David Roos (U Penn) Part 1: Biology of Apicomplexan Parasites
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David Roos (U Penn) Part 1: Biology of Apicomplexan Parasites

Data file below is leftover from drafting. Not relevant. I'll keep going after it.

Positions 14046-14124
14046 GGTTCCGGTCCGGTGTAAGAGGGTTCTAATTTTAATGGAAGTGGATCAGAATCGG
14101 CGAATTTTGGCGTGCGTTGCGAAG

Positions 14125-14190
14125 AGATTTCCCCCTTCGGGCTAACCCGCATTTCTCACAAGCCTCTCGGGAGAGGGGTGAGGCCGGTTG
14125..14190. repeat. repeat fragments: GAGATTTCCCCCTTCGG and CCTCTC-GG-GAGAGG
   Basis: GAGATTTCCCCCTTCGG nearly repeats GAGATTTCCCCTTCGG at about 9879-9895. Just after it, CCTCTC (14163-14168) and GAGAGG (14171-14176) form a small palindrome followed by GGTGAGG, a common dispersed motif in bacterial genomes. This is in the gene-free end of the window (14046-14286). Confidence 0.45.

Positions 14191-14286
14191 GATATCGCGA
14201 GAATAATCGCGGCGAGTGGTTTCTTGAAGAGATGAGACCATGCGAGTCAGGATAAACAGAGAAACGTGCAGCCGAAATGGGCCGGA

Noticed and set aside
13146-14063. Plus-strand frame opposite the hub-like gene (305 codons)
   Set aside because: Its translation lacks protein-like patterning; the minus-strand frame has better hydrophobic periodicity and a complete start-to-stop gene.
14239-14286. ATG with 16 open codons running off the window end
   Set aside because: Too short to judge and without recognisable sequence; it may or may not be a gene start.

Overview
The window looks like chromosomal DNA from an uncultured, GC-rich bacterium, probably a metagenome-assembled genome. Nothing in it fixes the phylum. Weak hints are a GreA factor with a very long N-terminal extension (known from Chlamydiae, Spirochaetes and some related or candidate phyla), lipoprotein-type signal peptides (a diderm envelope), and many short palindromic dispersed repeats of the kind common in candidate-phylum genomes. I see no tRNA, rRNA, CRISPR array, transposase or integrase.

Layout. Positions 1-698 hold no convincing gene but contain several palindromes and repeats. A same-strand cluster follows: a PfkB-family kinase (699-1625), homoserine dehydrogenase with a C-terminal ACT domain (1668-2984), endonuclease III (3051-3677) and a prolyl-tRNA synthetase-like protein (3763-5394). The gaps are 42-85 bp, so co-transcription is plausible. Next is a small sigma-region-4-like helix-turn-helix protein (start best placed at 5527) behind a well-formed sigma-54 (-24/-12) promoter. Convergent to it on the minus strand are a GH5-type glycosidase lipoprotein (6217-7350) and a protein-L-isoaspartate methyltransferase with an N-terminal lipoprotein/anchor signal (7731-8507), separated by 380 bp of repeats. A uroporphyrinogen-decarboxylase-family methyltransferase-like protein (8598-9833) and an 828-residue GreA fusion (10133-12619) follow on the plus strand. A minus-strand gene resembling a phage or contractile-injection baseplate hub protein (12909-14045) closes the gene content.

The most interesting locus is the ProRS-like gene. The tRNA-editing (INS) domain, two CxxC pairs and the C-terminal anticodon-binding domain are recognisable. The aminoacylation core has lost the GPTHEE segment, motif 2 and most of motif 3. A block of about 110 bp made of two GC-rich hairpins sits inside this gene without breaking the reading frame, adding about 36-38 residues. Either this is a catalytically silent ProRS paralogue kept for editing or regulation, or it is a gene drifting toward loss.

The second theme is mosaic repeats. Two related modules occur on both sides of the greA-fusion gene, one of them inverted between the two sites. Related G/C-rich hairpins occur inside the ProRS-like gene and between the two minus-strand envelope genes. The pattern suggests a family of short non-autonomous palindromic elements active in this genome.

Hello, my name is David Roos and I’m a Professor of Biology at the University of Pennsylvania located in Philadelphia. Today I am here to talk about my favorite group of organisms, the Phylum Apicomplexa, a large group of protozoan organisms which are parasites and make their living inside their host cells. Just by way of example, here are four parasites in the genus toxoplasma and you can see their nuclei stained in blue and we will see some of the other organelles associated with them later on in the talk and by way of comparison, the length of these organisms from one end to the other is about 10 microns long. One one-hundredth-thousandth of a meter, and in contrast, a mammalian host cell, a human host cell in fact in this case is about 10 times that size. In this seminar series, we have three talks, and in the first I will be introducing the parasites, the organisms in question, and talking a little bit about how they grow, how they live, how they replicate, a little bit about their clinical relevance, and also a great deal about how they serve as fascinating windows into the biology of eukaryotic cells, enabling us to understand a little bit more about what are common aspects of cell biology, and what are novel aspects in cell biology that highlight the diversity of life on earth and also particular features which we might be able to as potential targets for therapeutic intervention in trying to target these organisms. So let’s look a little bit deeper at the phylum Apicomplexa. This is a schematic view of the tree of life divided into three great domains defined as the eukaryotes, the eubacteria, and the archaebacteria. Eubacteria and archaebacteria are as different from each other as either is from the eukaryotes. Both of these groups lack nuclei although they do of course have their own genetic material, and the vast majority of life on earth is in fact bacterial or archaebacterial life, and we won’t’ be talking about that today although there are other discussions in the iBioseminar series which describe these organisms. We’ll be focusing on the eukaryotes, nucleated cells that include the animals and plants, fungi, that are a part of our everyday existence. But you’ll note that the two great Linnaean kingdoms of animals and plants are just branches off on the edge of this tree, and in fact even among the eukaryotes, the vast majority of life is microbial diversity. Protozoans, unicellular or in some cases colonial unicellular organisms including many species that we care quite a lot about. All of those which are underlined here are human pathogens that are of concern. Some of you may have encountered giardia, for example, in drinking water from a mountain stream that perhaps you shouldn’t have. Some of these others cause more severe disease, and we will be talking today about the phylum Apicomplexa, indicated in red. A group that includes more than five thousand known species, although to be honest, I couldn’t tell you very much about most of them. This group does include many dozens, scores, perhaps hundreds of species in the phylum Plasmodium that is responsible for malaria. Five species of which cause malaria in humans and I urge those of you interested in further information about this to take a look at the iBioseminar by Joseph DeRisi that described some aspects of malaria biology. We’ll be talking a little bit more about malaria in the course of these talks. Plasmodium parasites infect red blood cells and only red blood cells in this stage of their life and only those in humans and a few species of relatively closely related monkeys exquisite tissue and species specificity and cause devastating disease, as in the case of this child with a coma, although this particular child survived his infection with no serious adverse effects. Many individuals do not. There are thought to be hundreds of millions of cases of malaria every year word wide, chiefly in Sub-Saharan Africa, South Asia, and in South America. And something on the order of two million people die every year from this disease, particularly from Plasmodium falciparum and particularly in Sub-Saharan Africa. Among the other five thousand species of organisms include many that are of importance, particularly in immunosuppressed individuals. Cryptosporidium for example, with something of the transmission cycle indicated here, something that you can pick up from contaminated water causes a devastating diarrhea in immuno-compromised patients, and for which we have no effective treatment. A serious problem in patients with severe HIV AIDS or with other immuno-suppressive disorders perhaps a treatment for cancer chemotherapy or for transplantation. Toxoplasma is also an opportunistic pathogen that causes problems in HIV patients, in this case the lesions shown in the CT scan of a patient with Toxoplasmic encephalitis. But this parasite is classically known as the leading source of congenital neurological birth defects throughout the world. Chronic infections are on the order of one third of the population are thought to be chronically infected in the US, in South America, in Europe, in Asia, in Africa, globally, a ubiquitous pathogen normally innocuous but under certain circumstances, for example, during pregnancy a serious problem. Now, despite the very different diseases that these organisms cause, they all share a common ancestry and exhibit many similar features. For example, all of them, as unicellular organisms infect a cell in the case of Plasmodium that may be a red blood cell, in the case of Toxoplasma, it may be a nucleated cell in the muscle or in the brain. In the case of Cryptosporidium it may be a cell in the gut. They then differentiate to form a different kind of cell, a cell that you wouldn’t even think to look at it was the same cell at all, and are transmitted often from one organism to another. Plasmodium, malaria parasites, are transmitted by mosquitos. Theileria, an important veterinary pathogen of cattle are transmitted by ticks. Toxoplasma are transmitted by cats and this is the reason why pregnant women are often told not to empty the kitty litter box. And so this allows us to overlay their lifecycles one on top of the other and to take advantage of experimental opportunities for example in things that we can study in Cryptosporidium to gain insights into what’s happening in Plasmodium. To study Plasmodium, to understand what happens in Toxoplasma, this concept of model organisms, biological concept of the guinea pig, allowing us to use a guinea pig or a fruit fly or a parasite to understand aspects of the biology of organisms we care more about is a fundamental principle of biology, and one that we will explore further. Most of the research in my laboratory focuses on Toxoplasma, and for the specific reason that this organism has turned out to be the most experimentally tractable of all of the Apicomplexan parasites. It’s easily cultivated in the laboratory. We have excellent models for human disease, a serious problem for some of these parasites, where, for example, malaria parasites that cause disease in birds or in mice or in lizards may provide at best an incomplete model for human disease. We can carry out genetic crosses, much as Mendel did with his pea plants and in the case of Toxoplasma those crosses need to be done in cats, doesn’t bother the cat, but it certainly not the most convenient way to do experiments, but at least it’s something that we can do if we are interested in re-assorting genes, putting together genes from one mutant with another. And fortunately we are not restricted to doing our genetics in cats because this parasite is readily amenable to molecular genetic analysis. Toxoplasma exhibits extraordinary ultrastructural resolution as you can see from these transmission electron micrographs and we’ll talk more about that in just a moment. The complete genome sequence is known for actually several of the isolates of Toxoplasma, and we have a wide range of functional genomic and bioinformatic tools, which we will talk about in the third of the sessions in this seminar series. All of these parasites are obligate intracellular parasites, they live inside host cells, and within those host cells, they establish a unique compartment, the parasitophorous vacuole, which you can see surrounding these two parasites living inside in this case a human fibroblast. And that vacuole, which we know relatively little about, is the key factor in mediating communication between the parasite and its host cell. Despite being so greatly divergent from animals, plants, fungi, more familiar eukaryotic cells, Toxoplasma and all of these parasites, harbor a virtually complete set of canonical eukaryotic organelles, that we have come to know and love from introductory cell biology. They have a nucleus, they have a golgi apparatus and other components of the secretory pathway, and many other organelles including two endosymbiotic organelles. But interestingly, they have only one of each of these organelles, so we can think of Toxoplasma as a minimalist eukaryote, stripped down to its barebones minimum, an organism which has all of the organelles that we might be interested in studying in a way that we can study genetically, that we can study cell biologically, and yet without such a wide range of diversity that we can hope to try to make sense of what’s going on where. So for example, imagine we were to consider the host cell side cytoplasm here, the host cell mitochondrion, a little bit of ER, here is a ribosome. This ribosome here is presumably making protein, but I have no idea what protein that ribosome is engaged in manufacturing. Whereas in contrast if we take a look at the ribosome on a parasite, let’s say this ribosome down here, we have good reason to believe that this ribosome is likely to be making a secretory protein that will enter into the single interconnected endoplasmic reticulum network, pass up via the nuclear envelope to the single golgi apparatus up at the apical end of the cell, and from there to the apical secretory organelles that define the phylum Apicomplexa. So let’s take a closer look at some of those organelles. So all of these organelles that we’ve described, the nucleus, the golgi apparatus, the endoplasmic reticulum, mitochondria, even plastids are generic organelles that we see throughout the eukaryotic domain. But these parasites also harbor a variety of unique organelles, most notably the apical complex that gives the phylum its name, up here at the apical end of the parasite where invasion occurs includes a variety of specialized organelles known as rhoptries, here are smaller organelles, the micronemes, that play a key role in invasion. So let’s take a closer look at these organelles, these apical complex organelles, that are responsible for secreting proteins essential for parasite invasion. We’ll take a look at those, and we’ll take a look at the involvement in invasion in a beautiful time-lapse video sequence taken in real time by Gary Ward at the University of Vermont. Here you can see a single parasite as it moves along gliding over the surface of cells, and now watch it stops and at this point it would be secreting proteins out of the rhoptries, as it penetrates into the host cell through this narrow constriction of a moving junction, establishing that intracellular parasitophorous vacuole, within which the parasite will live and replicate. Here are two more parasites living in the progeny of one parasite that had invaded, living within this cell. Now this raises a number of interesting points. These parasites are obviously dividing more rapidly than the host cell itself. One parasite has invaded giving rise to two, and while they are still within a single host cell, and this process of proliferation is of course key to the pathogenesis of the parasite. And we’ll take a look at structures that are involved in that pathogenesis or that are involved in the replication of parasites as a potential means of understanding the diversity of eukaryotic replication, but also as a potential target for interfering with the replication and survival of these cells. So let’s look back at the morphology of these parasites. We’ve discussed the nucleus and the golgi apparatus and generic secretory structures. We’ve discussed the micronemes and rhoptries, parts of the secretory pathway that are critical for invasion. The apical complex also includes a variety of cytoskeletal structures. The conoid here, a fascinating spiral organelle whose function is quite And underlying the entire parasite, the inner membrane complex, a series of flattened vesicles which are sutured together in a patchwork associated with cytoskeletal structures, such that the surface membrane of the parasite consists of a plasma membrane, but also these inner two membranes and those cytoskeletal components, which are essential for parasite survival and replication as we shall see. All of these organelles can be labeled in living parasites if need be, with fluorescent protein reporters in any color of the rainbow. We can study the secretory of the organelles, both parasite specific and generic. The cytoskeletal structures including generic structures such as microtubules and parasite specific organelles such as the inner membrane complex, the endosymbiotic organelles, and so on. And, being able to study these in living parasites, being able to manipulate them, allows us to study both pathogen specific processes, which we might use to interfere with parasite survival, as well as the evolution of eukaryotic organelles in general, studying the biogenesis of the golgi apparatus for example or the structure of microtubules in addition to the beautiful structure of the coronoid organelle or parasite replicative processes as we will be discussing here, and indicated as daughter parasites that are assembling within the mother. For the next few minutes, I’d like to concentrate on the process of parasite replication, a process that is normally quite familiar, one cell goes to two goes to four, but which we will discuss because it is critical to the pathogenesis of these parasites. It is after all the frank tissue destruction which is responsible for neurological birth defects as parasites in the fetus destroy tissue before they come under control. It is the tissue destruction that is responsible for lesions like that encephalitic lesion we saw in the brain of a HIV patient. And this is a common feature of many pathogenic microorganisms although there are certainly organisms that cause disease by interfering with say normal cellular signaling pathways. It’s actually the replication of the organisms themselves which is responsible for disease in many other organisms and in this way we can think of the problem as very much analogous to that of cancer cells where it is not the mutation in an individual cell which is responsible for disease, but the uncontrolled proliferation of cells and therefore cancer chemotherapy is typically targeted at blocking that proliferation in much the same way, much antimicrobial therapy is targeted specifically at blocking the replication of parasites. So if we understand more about that replication process and particularly novel features that we might be about to specifically target, we may be able to interfere with them in useful ways. Here we see a micrograph of host cells which have been infected with a single parasite, and that parasite is divided once, twice, giving rise to four parasites living within that parasitophorous vacuole. Here’s another parasitophorous vacuole another parasite infected maybe a little bit earlier, replicated three times, giving rise to eight parasites, and yet another with sixteen parasites. As we follow over time, over the next 24 to 48 hours, those parasites will replicate much more rapidly than the host cell, swell up like a fat sausage, and a few hours later burst out so that there is no residue, no evident cellular material here at all. And if we were to look inside an encephalitic lesion, this is precisely the kind of thing we would see. Destruction of tissue and perhaps inflammation that is a result of that tissue destruction. Now this process is quite different from the process of replication described in the text books for Plasmodium, or at least superficially, so after all Toxoplasma divides from one to two to four to eight the way mammalian cells, plant cells, bacterial cells do, in contrast Plasmodium parasites, as illustrated in these beautiful images drawn by Laurie Bannister of the UK a single Plasmodium parasite, showing all of the features that we looked at in Toxoplasma, infects the cell, in this case a red blood cell, and undergoes a process of de-differentiation, turning into what is known as a ring stage parasite responsible for setting up that intracellular home within which the parasite will live for the remainder of its tenure inside the red cell. Within the red cell, it specializes to a trophozoite form parasite, which engulfs hemoglobin, degrading the protein and detoxifying the heme as it is polymerized into a para-crystalline structure, and finally, multiple parasites are assembled, bursting out in the lysis of the red blood cell. Superficially, a very different process, but in fact a process that is more similar than one might originally think. Here’s the process again in Plasmodium, this time in actual images of parasites labeled with a fluorescent protein reporter. Parasites invading, developing ring stage parasites, maturing into trophozoites, we can see the beginning of that crystal of heme shown in a shadow starting to segment to produce the schizont that will then rupture out completing the cycle and going on to infect a new series of red blood cells. This process is difficult to study in malaria parasites for a variety of reasons, including the fact that red blood cells are inhospitable environments for a variety of cell biological studies, and the fact that this complicated process is very difficult to follow particularly in real time. In contrast, we can look at Toxoplasma parasites, in this case labeled with a fluorescent protein reporter linked to a histone protein, providing, incidentally, a quantitative marker for DNA content in these parasites, and what you can see is eight parasites living inside this vacuole, with the eight nuclei labeled in green. And as we start the movie, we can follow the replication of the parasites as the nuclei grow and divide and now we see sixteen nuclei but only eight parasites. If we continue to watch though, for a few minutes longer, what we will see is the emergence of the daughter parasites from the mother, leaving off this vestigial material, which will not be incorporated into the daughters. Waste material that is left behind as the parasites go on to mature. So this uncoupling of nuclear replication from cell division is a little bit unusual, and if we look in closer detail, we can see that in fact that process is more akin to the process of schizogony that we know from malaria parasites and the key to doing this has been the labeling of the inner membrane complex, and this particular set of experiments carried out by graduate student Ke Hu, we can label the inner membrane complex in such a way that it is most brightly visualized as it’s starting to assemble daughters and so we can define as time zero, these parasites that are beginning to divide. There are two parasites and two bright dots in each, as the new inner membrane complex starts to assemble. Over the next few minutes, you see those grow further until they expand and bud out of the mother, picking up the plasma membrane as they go and sloughing off residual material. This process takes about two hours, and at the end of that we will see no more changes in the inner membrane complex for an entire cell cycle. Eight hours later, we see the process repeated in the same cells, now four cells each of which develops two bright dots which grow and elongate and expand and so in contrast to the binary fission that we see dividing cells in half in mammalian cells, virtually all animal cells, in most fungal cells, in plant cells, in bacterial cells, this process is a little bit different. Conceptually more akin to the assembly of viruses within an infected cell. Two daughters are assembled within the mother and then they emerge and we know that this is the case quite clearly because we can even see rare cases of what one might imagine as schizont. Here’s a case of four Toxoplasma parasites, three of which are making two daughters, but one indicated in the red arrows, is actually making four daughters. Here’s another case of vacuole consisting of not sixteen, but seventeen parasites, so somehow in the last replicative cycle, one of the mother parasites gave rise to not two, but three daughters for a total of seventeen and in this case we can see five daughter cells that are giving rise to three daughters each for that next round. So we can say in conclusion that the Toxoplasma replicates like Plasmodium, using the process of schizogeny, known in Toxoplasma as endodyogeny, but endodyogeny and schizogeny are really the same sort of thing, assembling daughters within the mother here we can see the daughter inner membrane complex schematically shown in yellow in contrast to that of the mother and as the daughter scaffolding develops, it will then emerge from the mother, picking up its plasma membrane and maintaining that key apical polarity that is essential for parasite invasion. Similarly in Plasmodium, we can see the assembly of the inner membrane complex, but in this case producing not two, but typically sixteen daughter parasites as they grow. So these provide landmarks for us to assemble a picture of the cell cycle of Toxoplasma and by analogy Plasmodium as well. And in work carried out by graduate student Manami Nishi, we now know a great deal about this process. We know that the key first step is in fact not the assembly of the inner membrane complex, but another cytoskeletal structure the centrioles of these proteins, which begin apically oriented, migrate to the basal end of the cell, where they then divide, migrate back up to the apical end, and associate with other organelles starting to put together in a concerted fashion, all the components that are essential for a daughter cell, associating with the golgi apparatus, or plastid organelle, and the nucleus and other structures as well. Last on this list is in fact the mitochondria. Watch this remarkable process. Here we see the assembly of the inner membrane complex, two daughters that are developing as bright green dots that then grow, grow further, and start to emerge from the mother so now we have four daughters emerging from the two mothers, ready to go, but wait, no mitochondrion. All the mitochondrion is left in the residual part of the mother and now in the space of ten minutes, that mitochondrion attaches probably to microtubules associated with the inner membrane complex and zips up to the top of the parasites which then proceed to pick up the plasma membrane and bud out of the mother. So in some studies like these have allowed us to put together a complete timetable that is rigorously adhered to for organellar replication in these parasites, beginning with the replication of the centrioles and successive packaging of the golgi apparatus, the plastid, the nucleus, assembly of this daughter scaffolding which then picks up the endoplasmic reticulum and the mitochondrion and finally the specialized secretorial organelles, the rhoptries and micronemes are assembled de novo in each parasite. So in answer to the question that we started with of how do we build a parasite, we do so with a process that’s significantly different than the familiar cell cycle processes that have been defined in yeast cells and in mammalian cells, where the hallmark marker of S-phase, DNA replication, is completely subsumed within the process that we normally think of as associated with M-phase, organellar replication, mitosis, cytokinesis, this large region indicated here in pink and encompassing approximately 80% of the parasite cell cycle, including the process of DNA replication. This argues certainly that there are likely to be significant modifications of the familiar checkpoints associated with cell cycle control, and changes that will be interesting to explore as we characterize the biology of these parasites further. So in answer to the question of how we build a parasite cell? The answer appears to be that we hang everything onto the cytoskeleton, building the parasite from the top down in a process that ensures the maintenance of polarity that is so essential to parasite survival and has a number of other interesting implications as well, because everything in the daughter parasite is put there by choice Residual material, waste products for example, are sloughed off behind, allowing the parasites to survive without classical lysosomes. So I hope that this tour through the biology of Toxoplasma parasites and the ways in which we use this as a model organism to study the biology of Apicomplexa parasites in general, has given you some insight into the fascinating cell biological processes that are involved both parasite specific features and features that are more general to eukaryotes, and I hope that will encourage you to read more about the biology of these organisms, perhaps to work on these organisms yourself. And in the next lecture I’d like to take you through the biology of one particularly interesting organelle, this organelle, the plastid, or apicoplast, an organelle that reveals some remarkable aspects of organellar evolution in eukaryotic cells. Here in a malaria parasites, the nucleus, golgi apparatus, secretory structures, inner membrane complex that we described mitochondrion and finally the apicoplast which will be the subject of the next iBioLecture.